Retired & Old-Fashioned. I Have The Time & Take The Time To Do It Right 2941 Pretty Branch Dr. West • Mobile AL 36618 Ph: 251-583-5955
I do a bit more than just sharpening – de-rusting, cleaning, adjusting and oiling as necessary are included with every sharpening service. I also repair loose slabs and pins. Drop off your damaged knife or email pictures with explanation of problem.
I combine old-fashioned service, techniques and workmanship with state-of-the-art technology to provide some pretty nice metal polishing. I polish aluminum, brass, stainless steel and other metals.
I sharpen an extensive list of carpentry tools including circular saw blades, carbide shape cutters, router bits, dado blade sets, milling bits, hand saws, hand planes and more. Read More
CARBIDE BLADE SHARPENING
I sharpen just about any tool that gets dull, including circular saw blades, bandsaw blades, router bits, end mills, planer knives, granulator knives, slitters, chipper knives, multi-piece tooling sets, and more.
If you have the need, ask about pick-up and delivery services. Normal turn around time is 24 to 48 hours for small quantities.
Router Bit Sharpening
Carbide Tipped Router Bits Sharpening Services
1 & 2 Flute Straight Router Bits $6.50
3 Flute Straight Router Bits $7.00
2 Flute Formed Router Bits $9.50
Large Diameter Formed Router Bits are the same price as shaper cutters
Yesterday a customer brought seven knives from his kitchen’s knife drawer to the shop. None were alike and some had no maker’s mark or name so I did a little experimenting with sharpening angles and identification. Eventually, I found the faded mark on the Chef’s 8″ knife – it was a Tramontina.
Since this was my first experience with this brand of knife, I tried several different angles of sharpening and found the blade resisted creation of a burr until I started sharpening at about a fourteen or fifteen degree angle. The blade quickly responded to the diamond wheel at this setting and I followed the sharpening with a good polishing of the edge with rouge on the strop. I followed the polishing with cutting myself with the knife. Twice!
After a little first-aid, I checked out the knife on the company website and was impressed to read the knives “receive a thermal treatment which consists of hardening (heating the blade), subzero (cooling from 50 to -196 degrees), and tempering (increasing the steel elasticity) for a longer and more efficient life. “
The knives are stainless steel and certainly take an edge nicely. All in all a pretty good knife.
Circular Saw Blade Sharpening Services Near Mobile Alabama
One of the sharpening services finished in the shop today was a freud 11562618 – 50/11, a 12″ inch, 100 tooth rip-cut blade. Freud makes superb blades and when I receive these in the shop I recognize the investment the owner has in the blade and enjoy bringing the blade back to like-new or better-than-new condition.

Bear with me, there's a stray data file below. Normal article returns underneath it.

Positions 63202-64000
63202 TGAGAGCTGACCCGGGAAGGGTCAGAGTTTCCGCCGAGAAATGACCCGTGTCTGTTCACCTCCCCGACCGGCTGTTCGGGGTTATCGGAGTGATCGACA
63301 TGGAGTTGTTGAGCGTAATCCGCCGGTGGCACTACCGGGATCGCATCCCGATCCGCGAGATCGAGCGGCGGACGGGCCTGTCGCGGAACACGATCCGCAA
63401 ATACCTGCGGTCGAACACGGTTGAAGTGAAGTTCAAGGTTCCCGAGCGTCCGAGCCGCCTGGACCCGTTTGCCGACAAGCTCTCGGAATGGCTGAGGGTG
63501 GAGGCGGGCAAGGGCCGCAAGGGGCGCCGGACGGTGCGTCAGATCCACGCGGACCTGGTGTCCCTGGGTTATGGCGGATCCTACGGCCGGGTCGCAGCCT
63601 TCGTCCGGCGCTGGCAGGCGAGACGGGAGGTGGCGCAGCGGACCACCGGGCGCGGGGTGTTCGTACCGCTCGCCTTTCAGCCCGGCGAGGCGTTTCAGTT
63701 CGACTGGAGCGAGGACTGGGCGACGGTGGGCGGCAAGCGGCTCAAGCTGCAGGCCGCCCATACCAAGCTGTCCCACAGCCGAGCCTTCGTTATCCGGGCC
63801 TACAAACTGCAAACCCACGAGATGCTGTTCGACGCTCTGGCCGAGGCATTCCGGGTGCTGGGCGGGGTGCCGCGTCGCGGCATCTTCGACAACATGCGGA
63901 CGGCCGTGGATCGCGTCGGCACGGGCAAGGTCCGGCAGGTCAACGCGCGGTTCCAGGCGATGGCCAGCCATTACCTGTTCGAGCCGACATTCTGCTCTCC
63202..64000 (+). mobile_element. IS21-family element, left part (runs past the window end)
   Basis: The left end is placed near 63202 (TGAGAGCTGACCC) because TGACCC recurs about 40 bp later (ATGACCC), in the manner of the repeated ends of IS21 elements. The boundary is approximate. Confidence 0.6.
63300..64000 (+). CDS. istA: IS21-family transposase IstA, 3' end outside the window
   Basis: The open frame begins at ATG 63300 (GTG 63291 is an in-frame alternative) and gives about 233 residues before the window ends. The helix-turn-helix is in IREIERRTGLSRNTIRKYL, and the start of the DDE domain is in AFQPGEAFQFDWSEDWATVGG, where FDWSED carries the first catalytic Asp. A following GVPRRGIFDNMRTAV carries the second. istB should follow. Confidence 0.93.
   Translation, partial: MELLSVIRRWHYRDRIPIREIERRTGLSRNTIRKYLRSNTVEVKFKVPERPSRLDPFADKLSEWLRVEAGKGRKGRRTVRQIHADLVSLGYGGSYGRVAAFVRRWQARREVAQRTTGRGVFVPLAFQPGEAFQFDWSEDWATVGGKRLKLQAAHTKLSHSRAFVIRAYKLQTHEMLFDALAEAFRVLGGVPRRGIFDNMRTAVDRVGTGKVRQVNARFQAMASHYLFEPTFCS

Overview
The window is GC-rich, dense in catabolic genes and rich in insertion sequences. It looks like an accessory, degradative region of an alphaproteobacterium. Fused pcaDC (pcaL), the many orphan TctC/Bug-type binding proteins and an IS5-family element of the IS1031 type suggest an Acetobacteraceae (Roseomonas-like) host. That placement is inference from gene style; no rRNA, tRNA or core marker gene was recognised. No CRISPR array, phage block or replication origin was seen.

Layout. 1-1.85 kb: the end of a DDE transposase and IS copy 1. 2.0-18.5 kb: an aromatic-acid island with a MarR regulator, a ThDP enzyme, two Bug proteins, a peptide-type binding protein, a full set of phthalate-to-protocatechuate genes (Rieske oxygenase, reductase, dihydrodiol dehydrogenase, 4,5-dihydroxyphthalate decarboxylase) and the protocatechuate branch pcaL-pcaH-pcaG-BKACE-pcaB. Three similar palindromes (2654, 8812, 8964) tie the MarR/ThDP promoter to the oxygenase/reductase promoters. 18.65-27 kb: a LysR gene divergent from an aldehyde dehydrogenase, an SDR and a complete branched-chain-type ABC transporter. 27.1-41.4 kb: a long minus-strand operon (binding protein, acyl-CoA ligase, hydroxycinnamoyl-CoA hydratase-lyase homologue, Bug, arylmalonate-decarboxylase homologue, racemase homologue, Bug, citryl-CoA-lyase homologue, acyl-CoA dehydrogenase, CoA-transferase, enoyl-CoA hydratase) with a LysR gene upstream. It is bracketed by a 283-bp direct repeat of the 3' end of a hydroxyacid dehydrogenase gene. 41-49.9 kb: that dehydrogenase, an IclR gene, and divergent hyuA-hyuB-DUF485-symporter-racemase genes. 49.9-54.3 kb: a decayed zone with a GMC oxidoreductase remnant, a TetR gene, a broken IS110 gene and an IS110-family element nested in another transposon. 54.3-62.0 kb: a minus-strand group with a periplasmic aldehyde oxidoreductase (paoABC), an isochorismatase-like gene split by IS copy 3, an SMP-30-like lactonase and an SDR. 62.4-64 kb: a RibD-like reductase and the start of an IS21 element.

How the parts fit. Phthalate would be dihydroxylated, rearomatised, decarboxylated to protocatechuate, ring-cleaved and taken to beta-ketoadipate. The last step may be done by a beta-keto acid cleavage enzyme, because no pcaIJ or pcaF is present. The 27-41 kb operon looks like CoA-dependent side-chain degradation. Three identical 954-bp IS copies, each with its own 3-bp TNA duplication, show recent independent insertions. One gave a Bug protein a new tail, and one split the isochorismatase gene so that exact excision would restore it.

Circular Saw Blade Anatomy
This blade has a 10 degree hook angle bevel with an ATB grind and from-the-factory side grind polish. Sharpening this type of blade takes quite a bit more time than most of the common home-owner or building contractor type of blades. More time is required because the diamond wheels I use for sharpening must be alternated for every other tooth. And, the side of each tooth should be polished – usually with 4,000 grit diamond stones.
This diagram may help clarify some of the terms I use. Tooth design is the determining factor in deciding which blade is best for any application. Here’s a quick overview of how subtle changes in bevel, gullet and kerf affect cutting performance.
Bevel – Teeth can have a single bevel, two bevels or no bevel at all. Types of bevels can alternate from tooth to tooth on a given blade. The bevel is what gives a blade its specific cutting pattern.
Gullet – This is the space between teeth that clears the work piece of chips after the cut. The deeper the gullet, the more efficiently chips are cleared.
Kerf – This is the face of the tooth, where the actual cutting takes place. The pattern of alternating kerfs, known as the grind, decides what applications a blade is best for.
Circular Saw Blade Grind Types
Circular Saw Blade Anatomy – Tooth Grinds
Flat Top Grind (FTG) – best for ripping
Alternate Top Bevel (ATB) – for cross-cutting, cut-off and trimming
Triple Chip Grind (TCG) – perfect for hard, abrasive materials like non-ferrous metals, hardwoods and plastics
Multi-Purpose Carbide Tipped (MCT) – for ripping and crosscutting, miter
Tri-Grind (TRI) – combination grind
Left Trim Grind (3/1) – good finish, one side only
Right Trim Grind (3/1) – good finish, one side only
Solid Surface Grind (SSG) – for extremely dense man-made materials
High 30 degree ATB (MH) – chip-free cuts on melamine and plywood